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Herausgeber:

nsal Yaln
Bochum 2011
Anatolian Metal V
DEr AnSCHnITT
Herausgeber:
Vereinigung der Freunde von Kunst und Kultur im Bergbau e.V.
Vorsitzender des Vorstandes:
Dipl.-Ing. Bernd Tnjes
Vorsitzender des Beirats:
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Geschftsfhrer:
Museumsdirektor Prof. Dr. phil. Rainer Slotta
Schriftleitung (verantwortlich):
Dr. phil. Andreas Bingener M.A.
Editorial Board:
Dr.-Ing. Siegfried Mller, Prof. Dr. phil. Rainer Slotta; Dr. phil.
Michael Farrenkopf
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Bremen; Prof. Dr. Thilo Rehren, London; Prof. Dr. Klaus Tenfel-
de (), Bochum; Prof. Dr. Wolfhard Weber, Bochum
Layout: Karina Schwunk
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Montanhistorische Zeitschrift
Der ANSCHNITT. Beiheft 24
= Verffentlichungen aus dem Deutschen
Bergbau-Museum Bochum, Nr. 180
Titelbild
Alacahyk gehrt zu den wichtigsten prhistorischen Stdten in
Anatolien. Besonders berhmt sind die frhbronzezeitlichen Fr-
stengrber mit ihren zahlreichen Grabbeigaben aus Gold, Silber
und Bronze, darunter die frhesten Eisenfunde Anatoliens. Zum
Grabinventar zhlten auch zahlreiche bronzene Sonnenstandar-
ten und Tieriguren. Im Vordergrund ist eine dieser Sonnenstan-
darten zu sehen. Sie dient heute als Symbol des Kultur- und Tou-
rismusministeriums der Trkei.

Im Hintergrund ist eine schroffe Landschaft bei Derekutuun,
Kreis Bayat, Provinz orum zu sehen. In Derekutuun wurde seit
dem 5. Jt. v. Chr. gediegenes Kupfer bergmnnisch gewonnen.
Im Vordergrund ist eine der prhistorischen Strecken abgebildet.
Fotos stammen von Herausgeber.
Bibliografische Informationen der Deutschen Bibliothek
Die Deutschen Bibliothek verzeichnet diese Publikation in der
Deutschen Nationalbibliografie; detaillierte bibliografische Daten
sind im Internet ber http/dnd.ddb.de abrufbar.
redaktion
nsal Yaln
Christian Wirth

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Inhaltsverzeichnis
Vorwort 9
Gruwort 11
Rainer Slotta & Andreas Hauptmann
robert Maddin and the Deutsches Bergbau-Museum Bochum 13
James D. Muhly
robert Maddin: An Appreciation 17
Mehmet zdoan
The Dynamics of Cultural Change in Anatolia 21
H. Gnl Yaln
Die Karaz-Kultur in Ostanatolien 31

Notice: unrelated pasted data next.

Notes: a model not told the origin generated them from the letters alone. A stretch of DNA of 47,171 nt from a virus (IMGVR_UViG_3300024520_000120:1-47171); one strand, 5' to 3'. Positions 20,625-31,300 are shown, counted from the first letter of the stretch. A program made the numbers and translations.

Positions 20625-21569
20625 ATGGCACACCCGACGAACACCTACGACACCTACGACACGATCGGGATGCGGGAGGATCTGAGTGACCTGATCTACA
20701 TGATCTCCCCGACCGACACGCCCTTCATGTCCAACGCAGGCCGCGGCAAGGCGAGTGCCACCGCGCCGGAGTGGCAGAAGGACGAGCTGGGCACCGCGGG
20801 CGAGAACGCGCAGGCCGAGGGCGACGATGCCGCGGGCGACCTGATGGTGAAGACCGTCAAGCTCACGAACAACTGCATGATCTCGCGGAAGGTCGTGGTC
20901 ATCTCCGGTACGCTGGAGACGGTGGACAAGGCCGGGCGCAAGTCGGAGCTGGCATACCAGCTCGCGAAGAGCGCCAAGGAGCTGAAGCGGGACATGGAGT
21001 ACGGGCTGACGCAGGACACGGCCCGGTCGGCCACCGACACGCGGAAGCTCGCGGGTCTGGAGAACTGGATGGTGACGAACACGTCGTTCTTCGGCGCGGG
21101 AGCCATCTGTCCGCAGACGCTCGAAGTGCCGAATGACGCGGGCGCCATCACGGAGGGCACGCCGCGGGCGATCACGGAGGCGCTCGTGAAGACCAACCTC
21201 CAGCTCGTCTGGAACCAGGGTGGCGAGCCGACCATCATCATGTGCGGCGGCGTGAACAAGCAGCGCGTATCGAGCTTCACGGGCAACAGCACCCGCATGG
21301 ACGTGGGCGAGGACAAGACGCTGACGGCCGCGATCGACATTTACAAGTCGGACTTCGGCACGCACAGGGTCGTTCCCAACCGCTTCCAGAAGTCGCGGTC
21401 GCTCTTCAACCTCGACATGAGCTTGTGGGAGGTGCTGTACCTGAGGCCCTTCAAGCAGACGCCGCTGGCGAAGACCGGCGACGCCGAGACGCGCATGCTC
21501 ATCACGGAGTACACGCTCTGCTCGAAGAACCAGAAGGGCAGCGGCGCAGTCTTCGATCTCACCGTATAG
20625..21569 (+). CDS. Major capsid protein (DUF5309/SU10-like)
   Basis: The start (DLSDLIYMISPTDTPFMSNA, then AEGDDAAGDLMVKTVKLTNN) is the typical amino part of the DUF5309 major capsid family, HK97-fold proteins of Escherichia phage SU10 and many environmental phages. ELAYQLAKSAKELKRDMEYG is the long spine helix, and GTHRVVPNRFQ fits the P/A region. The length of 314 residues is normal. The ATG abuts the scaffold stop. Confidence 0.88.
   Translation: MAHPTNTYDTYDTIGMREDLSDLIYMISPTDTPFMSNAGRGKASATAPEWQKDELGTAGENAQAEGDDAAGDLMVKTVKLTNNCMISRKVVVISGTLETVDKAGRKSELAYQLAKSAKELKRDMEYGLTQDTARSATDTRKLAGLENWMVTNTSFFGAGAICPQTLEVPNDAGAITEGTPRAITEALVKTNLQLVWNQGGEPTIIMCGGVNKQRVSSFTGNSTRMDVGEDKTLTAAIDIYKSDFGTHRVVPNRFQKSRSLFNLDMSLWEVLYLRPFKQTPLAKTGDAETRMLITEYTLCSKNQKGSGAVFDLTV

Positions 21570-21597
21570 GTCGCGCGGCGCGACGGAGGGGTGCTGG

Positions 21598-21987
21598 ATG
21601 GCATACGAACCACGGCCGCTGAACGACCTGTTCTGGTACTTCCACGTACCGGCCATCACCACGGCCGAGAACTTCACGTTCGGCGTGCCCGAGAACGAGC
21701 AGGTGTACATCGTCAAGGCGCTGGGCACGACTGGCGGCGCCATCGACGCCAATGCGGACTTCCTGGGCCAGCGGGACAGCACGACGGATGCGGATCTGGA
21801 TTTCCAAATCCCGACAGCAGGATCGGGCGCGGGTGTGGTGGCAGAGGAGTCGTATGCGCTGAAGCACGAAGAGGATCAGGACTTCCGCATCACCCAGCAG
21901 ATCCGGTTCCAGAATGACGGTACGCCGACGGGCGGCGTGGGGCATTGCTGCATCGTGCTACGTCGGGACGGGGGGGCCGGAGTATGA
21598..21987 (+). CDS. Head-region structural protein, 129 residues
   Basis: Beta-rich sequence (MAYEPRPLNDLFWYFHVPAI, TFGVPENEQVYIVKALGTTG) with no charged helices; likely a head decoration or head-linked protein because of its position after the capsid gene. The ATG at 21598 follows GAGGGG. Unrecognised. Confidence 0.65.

Ulf-Dietrich Schoop
amlbel Tarlas, ein metallverarbeitender Fundplatz des vierten Jahrtausends v. Chr.
im nrdlichen Zentralanatolien 53
Horst Klengel
Handel mit Lapislazuli, Trkis und Karneol im
alten Vorderen Orient 69
Metin Alparslan & Meltem Doan-Alparslan
Symbol der ewigen Herrschaft: Metall als Grundlage des hethitischen reiches 79
nsal Yaln & Hseyin Cevizolu
Eine Archaische Schmiedewerkstatt in Klazomenai 85
Martin Bartelheim, Sonja Behrendt, Blent Kzlduman, Uwe Mller & Ernst Pernicka
Der Schatz auf dem Knigshgel, Kaleburnu/Galinoporni, Zypern 91
Hristo Popov, Albrecht Jockenhvel & Christian Groer
Ada Tepe (Ost-rhodopen, Bulgarien):
Sptbronzezeitlicher ltereisenzeitlicher Goldbergbau 111
Tobias L. Kienlin
Aspects of the Development of Casting and Forging Techniques from the Copper Age
to the Early Bronze Age of Eastern Central Europe and the Carpathian Basin 127
Svend Hansen
Metal in South-Eastern and Central Europe
between 4500 and 2900 BCE 137
Evgeny N. Chernykh
Eurasian Steppe Belt: radiocarbon Chronology and Metallurgical Provinces 151
Andreas Hauptmann
Gold in Georgia I: Scientiic Investigations into the Composition of Gold 173
Thomas Stllner & Irina Gambashidze
Gold in Georgia II: The Oldest Gold Mine in the World 187
Khachatur Meliksetian,

Steffen Kraus, Ernst Pernicka

Pavel Avetissyan,
Seda Devejian & Levron Petrosyan
Metallurgy of Prehistoric Armenia 201
Nima Nezafati, Ernst Pernicka & Morteza Momenzadeh
Early Tin-Copper Ore from Iran, a Posssible Clue for the Enigma of Bronze Age Tin 211
Thomas Stllner, Zeinolla Samaschev, Sergej Berdenov , Jan Cierny , Monika Doll,
Jennifer Garner, Anton Gontscharov, Alexander Gorelik, Andreas Hauptmann, Rainer Herd,
Galina A. Kusch, Viktor Merz, Torsten Riese, Beate Sikorski & Benno Zickgraf
Tin from Kazakhstan Steppe Tin for the West? 231
Autorenliste 253
137
Introduction
The economic role of metal in our modern societies can-
not be overestimated. This is not only true in recent
times, when investors try to protect their money by
buying gold. Also, the price of copper on the interna-